The European Central Bank counteracts country-specific risk premia in eurozone, that hinders proper allocation of capital and incurs the risk of building up a new credit bubble. Meanwhile the eurozone is already waiting to cover huge write-off losses – said professor Hans Werner Sinn, president of Ifo Institute in Munich. Therefore, in the Polish debate about the entry into the eurozone he suggests – wait and see.
CE Financial Observer: Does the strength of the German economy saves the eurozone or whether it sinks, because its high competitiveness undermine the competitiveness of the South?
Hans-Werner Sinn: The competitiveness of southern European countries is low because the euro induced an inflationary credit bubble. The economies became too expensive, as wages, financed with credit, ran away from productivity. This has to do with Germany only to the extent German wages determined the aspiration level.
How do the economies of the South can get back on the road to recovery competitiveness?
The relative prices of goods need to be realigned. Germany has to become more expensive, and southern Europe cheaper. Given the resistance against wage cuts, this unfortunately comes along with a long period of stagnation. The convergence was too fast and artificial.
Is there a way for it to redirect the capital flows to the real economy instead of power casino-capitalism?
Casino capitalism ultimately directs capital to the real economy, but to wrong uses. Often these are uses that are too risky and that offer no true return. The fundamental prerequisite for a functioning capital market is the liability principle. Those who invest their capital are not bailed out with taxpayer money if their investment fails. Only this principle ensures an efficient allocation of capital.
Does the banking union (Basel III regulations, the package CRD IV / CRR, Single Supervisory Mechanism, resolution and bail-in mechanisms) is sufficient steps to the banks began transfer the money into the economy instead casino-capitalism?
No, the bail-in mechanism will in fact turn out to be a bail-out mechanism, as the bail-in of equity and debt capital is limited to 8 pct. of the balance sheet, and this only if there is no systemic crisis. After this comes the resolution fund with 5 pct. and then probably the ESM. The lion’s share of the losses will be borne by the taxpayers. Knowing this, investors satisfy themselves with very low interest rates without sufficient risk premia, and at these low interest rates, borrowing accelerates again. This is what we are currently seeing.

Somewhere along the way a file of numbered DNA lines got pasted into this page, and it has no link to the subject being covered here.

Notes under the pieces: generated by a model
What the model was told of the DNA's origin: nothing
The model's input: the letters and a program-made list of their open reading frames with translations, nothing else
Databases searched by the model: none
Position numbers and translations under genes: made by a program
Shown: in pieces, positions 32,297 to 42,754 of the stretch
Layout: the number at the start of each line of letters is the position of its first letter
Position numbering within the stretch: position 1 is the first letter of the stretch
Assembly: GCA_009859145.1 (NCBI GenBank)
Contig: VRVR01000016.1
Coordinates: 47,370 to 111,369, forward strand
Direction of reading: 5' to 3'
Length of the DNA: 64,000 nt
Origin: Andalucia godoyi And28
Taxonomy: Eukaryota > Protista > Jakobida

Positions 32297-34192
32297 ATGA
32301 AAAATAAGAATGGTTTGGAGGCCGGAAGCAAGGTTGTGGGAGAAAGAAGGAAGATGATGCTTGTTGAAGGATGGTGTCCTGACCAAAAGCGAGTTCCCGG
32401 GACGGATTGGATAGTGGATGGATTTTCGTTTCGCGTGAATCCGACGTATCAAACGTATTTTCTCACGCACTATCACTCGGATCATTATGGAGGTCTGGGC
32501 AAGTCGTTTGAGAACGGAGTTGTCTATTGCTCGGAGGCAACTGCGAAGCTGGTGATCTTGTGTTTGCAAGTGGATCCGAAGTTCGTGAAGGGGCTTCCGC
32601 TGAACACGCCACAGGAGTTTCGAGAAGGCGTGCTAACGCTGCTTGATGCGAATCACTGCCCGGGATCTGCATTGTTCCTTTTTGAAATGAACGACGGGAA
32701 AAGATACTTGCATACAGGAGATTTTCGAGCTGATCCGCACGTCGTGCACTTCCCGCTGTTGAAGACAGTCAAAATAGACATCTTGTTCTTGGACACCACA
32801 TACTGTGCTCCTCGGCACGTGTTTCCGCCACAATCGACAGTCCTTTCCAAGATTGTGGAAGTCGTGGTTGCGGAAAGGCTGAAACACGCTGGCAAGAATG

ECB’s monetary policy through transactions SMP and OMT created an additional money that a little strenghten the economy, mainly allows to refinance governments. What could restore the transmission of monetary policy?
The term “transmission of monetary policy” is propaganda for a policy of collectively insuring the investment risk which is the basis of casino capitalism. The ECB counteracts country-specific risk premia while, in fact, such risk premia are necessary for a functioning capital market.
Your essay “Responsibility of states and central banks in the euro crisis” paints a picture of a new vicious circle linking indebted governments with the central banks of the Eurosystem, including the ECB. Are the decisions of the ECB taking in June this situation does not worsen?
The measures reduce the cost of funds for over-indebted zombie banks and encourages reckless borrowing that incurs the risk of building up a new bubble or at least of postponing the necessary cleaning of balance sheets.
What kind of mechanisms could rely mutualising responsibility for state debts?
The mutualisation of state debts reduces interest rates and triggeres a new credit bubble.
Both the EC as individual states create more and more mechanisms to support the economy. Are there, at their growing role, no concerns about malinvestment caused?
If you invest other people’s money and hope to find ways not to repay you are not concerned about malinvestment.
Policymakers and economists says that the most important challenge for the EU is to maintain global competitiveness. Meanwhile, polls shows that for citizens of Europe the most important is security and social cohesion. Are there not contradictory challenges?
No, competitiveness makes jobs and jobs make cohesion. Currently southern Europe suffers from a mass unemployment that risks tearing the societies apart. Only the return to global competitiveness can bring about social cohesion.
In Poland, the president initiated a return to discussions on accession to the eurozone. What advice do you could provided?
Poland risks suffering from a similar kind of inflationary bubble as southern European countries and thus losing its competitiveness. Moreover, it would have to share the write-off losses on the voluminous rescue credits of the ECB. Although I would welcome Poland to share the burden, my honest advices is, wait and see.
Interview: Jacek Ramotowski